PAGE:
Senator MULCAHY.-I do not know what he did. I have now stated the facts of the case. I have taken this course of moving the adjournment of the Senate so that, if any honorable senator desires to make any comments upon this matter, he may have an opportunity of doing so. I did not wish it to be said that the newspaper had no possibility of being heard in the Senate. It has, as honorable senators know, every possibility of being heard outside. As a summary of my statements, I say first of all that the Hobart Mercury made touts of its reporters in asking them to go to a Minister of the Crown and inquire how many inches of space he was going to pay for in its report of my speech, and that I had to pay rather than have my speech garbled. Secondly, I say that the journal charged a Minister of the Crown over ^9 for publishing a reply to a lengthy attack upon him. Thirdly, I say that the conductors of the Mercury themselves gave the information that their proprietor was trying to arrange a combine in the northern part of the island. I am glad to hear from another newspaper that the exception that I stated the other day in the case of the Launceston Examiner was not the only one. The Launceston Daily Telegraph declared that it would not take part in the combine, although it did not at first publish Mr. Bird's speech. My fourth statement is that the Hobart Mercury refused to publish the first election speech of the Tasmanian Treasurer - a most important speech - unless it was paid for at the rate of 3s. an inch, and that the newspaper returned Mr. Bird's manuscript because he would not pay what was demanded. If any stronger facts are required than those, I think that honorable senators are rather exacting in respect of the evidence that will convince them. I say further that the Hobart Mercury has frequently charged public men who have been candidates for election to Parliament for inserting their speeches, and that it has been possible to form a very good estimate of a candidate's power and willingness to pay by the length of the reports of his speeches.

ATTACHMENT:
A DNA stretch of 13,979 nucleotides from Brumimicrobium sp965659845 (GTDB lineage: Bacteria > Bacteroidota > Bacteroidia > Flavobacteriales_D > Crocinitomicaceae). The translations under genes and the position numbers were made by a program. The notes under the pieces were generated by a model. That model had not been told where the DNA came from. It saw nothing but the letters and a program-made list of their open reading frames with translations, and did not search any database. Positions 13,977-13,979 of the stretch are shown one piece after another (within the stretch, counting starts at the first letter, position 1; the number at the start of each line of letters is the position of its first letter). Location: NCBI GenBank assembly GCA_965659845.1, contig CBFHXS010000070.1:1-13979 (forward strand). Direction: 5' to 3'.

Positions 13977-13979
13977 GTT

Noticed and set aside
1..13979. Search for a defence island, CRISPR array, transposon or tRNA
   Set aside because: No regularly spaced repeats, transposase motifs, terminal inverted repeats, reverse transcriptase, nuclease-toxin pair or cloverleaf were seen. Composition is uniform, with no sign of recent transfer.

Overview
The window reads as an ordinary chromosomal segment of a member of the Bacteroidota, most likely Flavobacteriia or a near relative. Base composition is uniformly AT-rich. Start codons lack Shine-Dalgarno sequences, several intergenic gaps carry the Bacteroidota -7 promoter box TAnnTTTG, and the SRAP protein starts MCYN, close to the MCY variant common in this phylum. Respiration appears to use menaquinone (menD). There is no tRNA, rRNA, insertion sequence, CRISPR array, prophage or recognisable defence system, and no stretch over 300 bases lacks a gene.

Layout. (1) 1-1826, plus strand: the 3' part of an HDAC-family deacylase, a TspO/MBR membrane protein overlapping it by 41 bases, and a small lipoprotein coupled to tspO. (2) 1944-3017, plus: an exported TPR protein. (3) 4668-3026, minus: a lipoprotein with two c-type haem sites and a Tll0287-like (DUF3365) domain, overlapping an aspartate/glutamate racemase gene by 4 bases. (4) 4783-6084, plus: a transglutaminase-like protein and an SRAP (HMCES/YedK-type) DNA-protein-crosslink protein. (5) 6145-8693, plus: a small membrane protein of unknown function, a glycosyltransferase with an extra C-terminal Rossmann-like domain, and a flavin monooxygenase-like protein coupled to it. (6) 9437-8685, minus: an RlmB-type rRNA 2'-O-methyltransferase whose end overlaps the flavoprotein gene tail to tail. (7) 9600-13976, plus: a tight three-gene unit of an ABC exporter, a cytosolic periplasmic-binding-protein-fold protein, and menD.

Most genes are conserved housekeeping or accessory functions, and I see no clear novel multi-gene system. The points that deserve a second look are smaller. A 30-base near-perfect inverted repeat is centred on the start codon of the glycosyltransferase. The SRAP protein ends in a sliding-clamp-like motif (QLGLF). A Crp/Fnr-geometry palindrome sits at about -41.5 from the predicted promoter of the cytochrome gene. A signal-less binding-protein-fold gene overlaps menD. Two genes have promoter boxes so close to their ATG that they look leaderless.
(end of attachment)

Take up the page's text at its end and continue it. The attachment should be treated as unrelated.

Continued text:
Senator Findley.- There ds not much chance for the Labour Party there, then.

Senator MULCAHY.- In Hobart a poor man is at a disadvantage in this regard. They do not give him the same chance, as I think a public journal ought, as is given to a man who has money, and who is prepared to pay. I think these facts should be sufficient to indicate that I had full justification for making what I will admit were severe remarks; but I am now referring to them again because a general election is approaching in Tasmania, and I think that the ventilation of this question will do good to those who desire to enter public life.